•  The other major source of monetary expansion in the banks has been the deposit growth of households/account holders out of their financial savings. As the households were attracted by the higher interest rates of the National Savings Directorate (NSD) instruments, a large part of the financial savings moved away from the banking system into the non-bank and non-tradable instruments like the ones issued by the NSD (Table 1).
  • In addition, the sizeable intervention in the foreign exchange market by BB also reduced liquidity in the banking system. For every US dollar that BB sold, it effectively withdrew Tk. 80 from the banking system, thereby contributing to further tightening of liquidity in the banking system.
  • Finally, many banks were engaged, particularly the new ones, in excessive lending beyond the limits established through macroprudential conditions imposed by BB. In some cases, banks’ loans to deposits ratio exceeded even 100%, violating BB’s requirement limiting lending to a maximum of 84% of deposits. As BB started to enforce this regulatory requirement, which it should have done even earlier, many banks had to stop lending and even had to recall some of their earlier loan commitments. This resulted in the tightening of lending in general, pushing up the interest rate structure in early 2018. BB’s intervention should not be blamed for this increase, which some quarters do. The problem lies with the liquidity situation and aggressive lending by certain banks violating macro-prudential conditions.

Against this background, the deposit growth rate in the banking system slowed down from a healthy rate of about 20% to less than 10% in FY2019 (Chart 4). Banks started to compete for funds, and they had no option but to offer rates to depositors which were close to the NSD’s rates, leading to a sharp increase in deposit rates across the whole banking system. Given the average spread in lending and deposit rates of about 4.5%, the lending rate also increased significantly.

…in its own projection BB is stating that the NFA will be negative in the 2nd half of FY2019 which is not at all conducive to the monetary management point of view.

Given the slower deposit growth, banks were also not able to expand private sector credit as per the MPS of BB. Last year, the target was 16% but the achievement was 13%. As the deposit growth is still subdued or even decelerating further, the banks’ ability to expand credit has been correspondingly limited.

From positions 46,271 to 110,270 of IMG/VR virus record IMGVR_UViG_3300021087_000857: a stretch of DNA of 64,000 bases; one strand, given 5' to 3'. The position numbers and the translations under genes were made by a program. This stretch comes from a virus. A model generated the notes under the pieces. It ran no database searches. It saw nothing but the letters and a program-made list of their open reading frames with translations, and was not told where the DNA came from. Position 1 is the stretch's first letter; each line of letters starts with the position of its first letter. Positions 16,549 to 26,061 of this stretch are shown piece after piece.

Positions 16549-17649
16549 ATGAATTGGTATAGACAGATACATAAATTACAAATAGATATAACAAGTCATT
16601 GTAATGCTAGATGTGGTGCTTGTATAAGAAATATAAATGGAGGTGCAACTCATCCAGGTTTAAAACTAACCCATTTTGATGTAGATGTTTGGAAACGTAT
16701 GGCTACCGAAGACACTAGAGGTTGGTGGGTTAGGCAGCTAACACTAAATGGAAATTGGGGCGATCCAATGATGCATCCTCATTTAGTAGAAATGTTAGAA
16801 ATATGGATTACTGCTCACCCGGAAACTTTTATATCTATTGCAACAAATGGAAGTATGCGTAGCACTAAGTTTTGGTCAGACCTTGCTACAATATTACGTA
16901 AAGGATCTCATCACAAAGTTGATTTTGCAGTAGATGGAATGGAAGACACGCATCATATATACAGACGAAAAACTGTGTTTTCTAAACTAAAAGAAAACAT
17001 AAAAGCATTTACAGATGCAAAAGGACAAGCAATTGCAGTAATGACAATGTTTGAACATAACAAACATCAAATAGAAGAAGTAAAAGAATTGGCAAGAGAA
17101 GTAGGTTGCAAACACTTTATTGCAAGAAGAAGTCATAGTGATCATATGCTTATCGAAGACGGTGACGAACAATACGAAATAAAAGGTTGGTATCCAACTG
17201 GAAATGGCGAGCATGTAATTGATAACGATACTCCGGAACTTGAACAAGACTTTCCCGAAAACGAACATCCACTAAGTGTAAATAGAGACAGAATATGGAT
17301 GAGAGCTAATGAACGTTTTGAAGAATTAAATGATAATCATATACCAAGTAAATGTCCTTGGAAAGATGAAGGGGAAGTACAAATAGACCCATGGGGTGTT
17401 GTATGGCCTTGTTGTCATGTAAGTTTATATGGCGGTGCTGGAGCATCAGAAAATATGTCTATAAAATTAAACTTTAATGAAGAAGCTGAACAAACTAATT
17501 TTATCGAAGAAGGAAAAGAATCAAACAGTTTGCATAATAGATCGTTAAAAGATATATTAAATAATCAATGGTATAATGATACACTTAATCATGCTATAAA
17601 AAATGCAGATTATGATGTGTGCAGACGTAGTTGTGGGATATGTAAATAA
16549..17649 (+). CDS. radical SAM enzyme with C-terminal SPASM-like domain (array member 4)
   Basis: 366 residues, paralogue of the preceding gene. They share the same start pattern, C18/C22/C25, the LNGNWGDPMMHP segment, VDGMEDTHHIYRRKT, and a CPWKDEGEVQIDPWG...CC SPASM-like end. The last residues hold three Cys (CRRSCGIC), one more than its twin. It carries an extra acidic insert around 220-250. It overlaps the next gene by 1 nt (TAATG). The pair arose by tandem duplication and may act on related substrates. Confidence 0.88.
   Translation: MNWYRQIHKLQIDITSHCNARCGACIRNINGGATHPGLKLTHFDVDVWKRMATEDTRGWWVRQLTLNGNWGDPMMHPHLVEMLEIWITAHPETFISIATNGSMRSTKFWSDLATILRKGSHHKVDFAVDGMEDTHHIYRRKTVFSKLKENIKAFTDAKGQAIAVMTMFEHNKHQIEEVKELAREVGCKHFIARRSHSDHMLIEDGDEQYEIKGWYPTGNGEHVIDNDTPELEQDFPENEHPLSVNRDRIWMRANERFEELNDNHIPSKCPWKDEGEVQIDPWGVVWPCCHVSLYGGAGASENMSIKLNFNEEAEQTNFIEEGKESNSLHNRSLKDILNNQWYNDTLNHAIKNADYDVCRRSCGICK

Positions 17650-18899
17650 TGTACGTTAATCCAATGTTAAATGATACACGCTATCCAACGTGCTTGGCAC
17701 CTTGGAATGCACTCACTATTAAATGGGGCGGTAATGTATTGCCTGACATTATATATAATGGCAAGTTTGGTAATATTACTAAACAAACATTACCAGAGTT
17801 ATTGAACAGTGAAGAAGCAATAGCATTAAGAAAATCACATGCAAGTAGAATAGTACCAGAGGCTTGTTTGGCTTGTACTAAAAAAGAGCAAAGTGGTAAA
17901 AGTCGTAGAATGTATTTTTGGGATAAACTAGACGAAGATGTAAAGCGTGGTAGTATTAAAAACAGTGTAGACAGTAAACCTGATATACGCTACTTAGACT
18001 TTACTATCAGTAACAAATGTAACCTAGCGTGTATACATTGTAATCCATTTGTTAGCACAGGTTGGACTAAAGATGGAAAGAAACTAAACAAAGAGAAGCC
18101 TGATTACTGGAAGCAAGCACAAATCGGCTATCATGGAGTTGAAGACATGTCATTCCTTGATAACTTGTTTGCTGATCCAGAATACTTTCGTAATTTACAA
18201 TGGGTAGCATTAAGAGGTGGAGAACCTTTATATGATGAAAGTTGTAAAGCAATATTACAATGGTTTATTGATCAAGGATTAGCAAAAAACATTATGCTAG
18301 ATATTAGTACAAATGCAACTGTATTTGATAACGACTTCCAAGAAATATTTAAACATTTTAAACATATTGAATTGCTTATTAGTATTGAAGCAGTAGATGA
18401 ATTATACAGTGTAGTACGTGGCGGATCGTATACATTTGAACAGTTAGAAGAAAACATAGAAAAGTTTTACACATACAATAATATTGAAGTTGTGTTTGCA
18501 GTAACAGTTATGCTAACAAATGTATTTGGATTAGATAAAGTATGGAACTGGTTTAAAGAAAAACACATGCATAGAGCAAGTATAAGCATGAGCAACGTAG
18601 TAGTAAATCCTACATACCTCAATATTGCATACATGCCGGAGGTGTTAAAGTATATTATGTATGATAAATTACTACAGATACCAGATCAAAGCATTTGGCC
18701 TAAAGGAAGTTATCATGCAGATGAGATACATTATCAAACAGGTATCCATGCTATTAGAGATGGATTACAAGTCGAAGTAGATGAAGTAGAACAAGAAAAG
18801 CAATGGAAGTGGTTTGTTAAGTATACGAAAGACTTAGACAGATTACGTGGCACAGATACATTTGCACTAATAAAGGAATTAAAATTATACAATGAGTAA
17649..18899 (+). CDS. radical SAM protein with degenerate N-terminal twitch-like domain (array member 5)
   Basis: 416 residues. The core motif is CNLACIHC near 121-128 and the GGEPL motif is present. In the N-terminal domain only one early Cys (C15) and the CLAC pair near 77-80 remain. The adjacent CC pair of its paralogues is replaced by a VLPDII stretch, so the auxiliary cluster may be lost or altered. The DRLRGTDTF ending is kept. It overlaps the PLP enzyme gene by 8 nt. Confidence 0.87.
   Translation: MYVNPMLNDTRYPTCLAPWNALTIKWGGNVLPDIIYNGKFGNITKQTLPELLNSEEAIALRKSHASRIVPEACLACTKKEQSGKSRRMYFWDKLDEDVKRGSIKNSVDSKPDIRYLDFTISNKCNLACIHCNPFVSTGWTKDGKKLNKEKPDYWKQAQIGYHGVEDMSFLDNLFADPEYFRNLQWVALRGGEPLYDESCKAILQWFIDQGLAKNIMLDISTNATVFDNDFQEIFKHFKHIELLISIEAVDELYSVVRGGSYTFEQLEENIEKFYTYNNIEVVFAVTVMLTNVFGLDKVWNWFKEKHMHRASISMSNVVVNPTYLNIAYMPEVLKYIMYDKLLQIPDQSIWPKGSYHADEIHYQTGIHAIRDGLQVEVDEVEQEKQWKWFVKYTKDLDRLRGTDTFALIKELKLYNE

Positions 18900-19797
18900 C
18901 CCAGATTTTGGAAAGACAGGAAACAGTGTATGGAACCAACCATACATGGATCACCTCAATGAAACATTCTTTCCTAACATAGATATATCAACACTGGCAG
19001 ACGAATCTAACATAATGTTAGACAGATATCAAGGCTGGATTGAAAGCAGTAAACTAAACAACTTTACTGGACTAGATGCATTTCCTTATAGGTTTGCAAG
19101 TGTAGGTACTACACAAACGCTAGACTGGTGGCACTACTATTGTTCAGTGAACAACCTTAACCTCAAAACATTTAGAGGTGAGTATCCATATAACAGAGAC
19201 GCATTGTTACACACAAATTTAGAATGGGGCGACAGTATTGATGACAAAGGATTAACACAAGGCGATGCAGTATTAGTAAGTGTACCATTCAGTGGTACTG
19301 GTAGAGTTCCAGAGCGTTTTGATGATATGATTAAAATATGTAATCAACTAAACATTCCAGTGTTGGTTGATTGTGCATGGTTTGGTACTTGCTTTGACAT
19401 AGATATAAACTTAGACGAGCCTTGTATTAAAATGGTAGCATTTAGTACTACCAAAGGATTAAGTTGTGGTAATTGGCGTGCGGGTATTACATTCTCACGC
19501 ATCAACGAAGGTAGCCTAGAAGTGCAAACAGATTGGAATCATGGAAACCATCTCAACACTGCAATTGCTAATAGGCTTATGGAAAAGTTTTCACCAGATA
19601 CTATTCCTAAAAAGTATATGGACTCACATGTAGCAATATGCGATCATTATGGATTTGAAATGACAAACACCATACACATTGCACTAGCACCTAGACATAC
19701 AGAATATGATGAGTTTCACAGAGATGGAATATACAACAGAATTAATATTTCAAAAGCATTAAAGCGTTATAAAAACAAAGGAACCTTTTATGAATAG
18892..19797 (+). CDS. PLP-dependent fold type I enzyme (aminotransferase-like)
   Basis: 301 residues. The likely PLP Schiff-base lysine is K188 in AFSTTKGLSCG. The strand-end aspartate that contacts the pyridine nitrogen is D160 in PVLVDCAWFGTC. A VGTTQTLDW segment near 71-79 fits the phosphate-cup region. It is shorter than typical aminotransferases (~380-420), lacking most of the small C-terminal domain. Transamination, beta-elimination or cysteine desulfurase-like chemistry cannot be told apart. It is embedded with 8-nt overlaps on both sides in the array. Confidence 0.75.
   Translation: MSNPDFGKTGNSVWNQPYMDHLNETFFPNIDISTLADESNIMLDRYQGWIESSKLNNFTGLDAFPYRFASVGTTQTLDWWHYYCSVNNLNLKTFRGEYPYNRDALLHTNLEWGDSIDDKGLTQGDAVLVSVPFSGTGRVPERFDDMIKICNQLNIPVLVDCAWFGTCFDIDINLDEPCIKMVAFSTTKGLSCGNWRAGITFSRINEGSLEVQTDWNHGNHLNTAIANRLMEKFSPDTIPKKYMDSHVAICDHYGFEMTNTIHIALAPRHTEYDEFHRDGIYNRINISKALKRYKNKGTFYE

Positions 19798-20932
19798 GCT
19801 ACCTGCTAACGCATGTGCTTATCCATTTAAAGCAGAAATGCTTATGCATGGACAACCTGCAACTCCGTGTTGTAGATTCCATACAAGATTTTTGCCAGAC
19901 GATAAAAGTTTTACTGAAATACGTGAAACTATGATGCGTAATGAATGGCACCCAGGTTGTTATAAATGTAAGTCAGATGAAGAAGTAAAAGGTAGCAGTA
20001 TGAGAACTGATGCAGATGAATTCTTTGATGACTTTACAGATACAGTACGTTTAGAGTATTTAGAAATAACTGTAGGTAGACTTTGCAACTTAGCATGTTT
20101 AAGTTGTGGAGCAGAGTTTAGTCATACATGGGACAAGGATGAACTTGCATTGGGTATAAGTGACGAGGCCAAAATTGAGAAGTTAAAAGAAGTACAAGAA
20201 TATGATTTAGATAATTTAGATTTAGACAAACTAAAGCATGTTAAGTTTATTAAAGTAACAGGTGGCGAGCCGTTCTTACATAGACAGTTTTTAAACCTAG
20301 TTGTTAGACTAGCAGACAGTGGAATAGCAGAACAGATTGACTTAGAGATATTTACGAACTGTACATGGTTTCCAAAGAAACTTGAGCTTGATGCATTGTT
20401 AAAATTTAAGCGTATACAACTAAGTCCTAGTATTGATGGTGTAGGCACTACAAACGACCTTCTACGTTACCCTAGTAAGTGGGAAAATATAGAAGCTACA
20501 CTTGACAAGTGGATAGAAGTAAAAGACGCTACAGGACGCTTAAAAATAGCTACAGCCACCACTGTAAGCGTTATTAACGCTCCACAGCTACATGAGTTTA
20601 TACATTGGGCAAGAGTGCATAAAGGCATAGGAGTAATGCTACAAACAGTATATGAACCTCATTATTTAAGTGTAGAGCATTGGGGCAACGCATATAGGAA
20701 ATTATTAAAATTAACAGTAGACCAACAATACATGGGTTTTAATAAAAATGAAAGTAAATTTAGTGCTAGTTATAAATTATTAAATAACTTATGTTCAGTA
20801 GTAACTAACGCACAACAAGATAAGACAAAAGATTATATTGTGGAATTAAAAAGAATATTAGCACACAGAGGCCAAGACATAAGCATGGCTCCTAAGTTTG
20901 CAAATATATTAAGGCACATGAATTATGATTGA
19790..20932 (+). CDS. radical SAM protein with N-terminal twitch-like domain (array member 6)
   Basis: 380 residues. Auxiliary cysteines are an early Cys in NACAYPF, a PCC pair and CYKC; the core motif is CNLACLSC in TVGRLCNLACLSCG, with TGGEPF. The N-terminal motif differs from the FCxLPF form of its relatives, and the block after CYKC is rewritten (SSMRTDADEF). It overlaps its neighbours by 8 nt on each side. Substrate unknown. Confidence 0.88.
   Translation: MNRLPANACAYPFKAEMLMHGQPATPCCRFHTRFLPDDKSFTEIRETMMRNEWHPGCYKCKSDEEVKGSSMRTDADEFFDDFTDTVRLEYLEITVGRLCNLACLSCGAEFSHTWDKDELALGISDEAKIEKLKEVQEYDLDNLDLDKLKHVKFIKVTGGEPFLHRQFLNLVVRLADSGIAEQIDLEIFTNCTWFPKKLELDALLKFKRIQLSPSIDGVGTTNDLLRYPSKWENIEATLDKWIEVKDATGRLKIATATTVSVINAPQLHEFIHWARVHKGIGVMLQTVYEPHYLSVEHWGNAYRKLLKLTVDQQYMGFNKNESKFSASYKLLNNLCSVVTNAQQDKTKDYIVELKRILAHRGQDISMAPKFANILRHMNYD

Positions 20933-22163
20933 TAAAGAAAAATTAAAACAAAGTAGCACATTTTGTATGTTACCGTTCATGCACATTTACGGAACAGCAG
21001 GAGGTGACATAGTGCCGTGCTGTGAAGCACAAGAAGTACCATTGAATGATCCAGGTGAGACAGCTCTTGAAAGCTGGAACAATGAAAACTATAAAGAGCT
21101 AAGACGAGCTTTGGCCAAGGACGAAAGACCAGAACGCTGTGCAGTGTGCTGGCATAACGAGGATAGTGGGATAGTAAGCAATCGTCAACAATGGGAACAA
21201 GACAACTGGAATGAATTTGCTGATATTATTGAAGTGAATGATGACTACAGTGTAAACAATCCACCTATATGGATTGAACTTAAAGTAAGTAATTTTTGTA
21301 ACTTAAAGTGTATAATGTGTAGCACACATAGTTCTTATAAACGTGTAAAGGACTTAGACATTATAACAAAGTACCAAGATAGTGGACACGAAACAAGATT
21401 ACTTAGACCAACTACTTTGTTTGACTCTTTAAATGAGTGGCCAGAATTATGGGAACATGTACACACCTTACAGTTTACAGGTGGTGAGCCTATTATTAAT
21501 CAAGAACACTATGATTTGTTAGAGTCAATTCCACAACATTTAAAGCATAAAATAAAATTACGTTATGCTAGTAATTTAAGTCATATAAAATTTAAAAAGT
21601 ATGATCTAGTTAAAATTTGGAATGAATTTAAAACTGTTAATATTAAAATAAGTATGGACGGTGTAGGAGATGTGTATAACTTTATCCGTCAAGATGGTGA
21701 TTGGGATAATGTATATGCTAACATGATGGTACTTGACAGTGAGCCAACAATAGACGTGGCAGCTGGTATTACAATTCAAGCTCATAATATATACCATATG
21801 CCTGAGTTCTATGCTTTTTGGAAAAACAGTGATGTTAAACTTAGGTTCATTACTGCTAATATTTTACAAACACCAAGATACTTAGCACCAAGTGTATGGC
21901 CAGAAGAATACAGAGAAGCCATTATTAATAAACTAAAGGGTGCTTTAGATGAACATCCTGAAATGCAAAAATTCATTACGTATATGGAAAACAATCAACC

What can BB do in this situation? It must address the fundamentals- not superficially but at the core issues- which contributed to the decline in liquidity. For that to happen BB should work on all three fronts listed below:

  • Improve the Balance of Payments (BoP) by increasing the inflow of NFA. However, in its own projection BB is stating that the NFA will be negative in the 2nd half of FY2019 which is not at all conducive to the monetary management point of view. This is a reflection of the business as usual scenario or unchanged policy setting. What is needed includes proactive exchange rate management and export policy to restore BoP equilibrium with positive growth in gross and net reserves of BB.
  • To ensure a healthy growth in bank deposits from the household side, the spread between NSD interest rates needs to be adjusted with market rates. This high rates of interests on NSD instruments is not helping the situation and until the rates are brought in line with the market, the banks are going to suffer from slower deposit growth and the consequent tightened liquidity, limiting their capacity to expand credit.

Bangladesh has a history of high interest rates compared to its comparator countries (Table 2).
This makes our economy inherently less competitive. We need to understand what makes our interest rates high.

  1. If the deposit rate is high, the lending rate will always be correspondingly high, and the higher deposit rate is the result of the government’s own policy of giving over-attractive interest rates on NSD instruments. No country in the world provides such high interest rates on government bonds which are non-tradable and risk-free.
  2. As the spread between lending and deposit rate is high in Bangladesh, which at about 4.5% is considered the highest among comparator countries, the lending rate is correspondingly higher compared with comparators.
  3. The combined effect of higher deposit rate and higher interest spread puts Bangladeshi entrepreneurs and exporters at serious disadvantage of three to five percentage points in financing their investment and business activity. Bangladeshi entrepreneurs will always be at a relative disadvantage in terms of loss of profitability or competitiveness.

Addressing this problem of high spread will require:

  • A significant reduction in the loan loss provisioning by strengthening the quality of assets of banks. Currently the non-performing assets of the banking system stand at about 11%. Addressing loan loss can help reduce spread by one percentage point.
  • Operating cost is the most important component of any bank in any country. In Bangladesh the operating costs are also high due to proliferation of banks contributing to higher overhead expenses. Reducing the operating cost can also help reduce the spread. This can be achieved through efficiency in administration, automation and containment of overhead costs. Many banks in Bangladesh—particularly smaller ones—have been suffering from large overheads relative to their asset base because of:
  1. Fixed expenditures which any bank irrespective of asset size must undertake, such as the positions of the senior staff (MD, DMD, SVP, treasury management, internal control, etc.). In a market which suffers from the lack of quality staff, the large number of banks has pushed up the remuneration and benefit packages of senior bank staff compared to senior staff of other industries.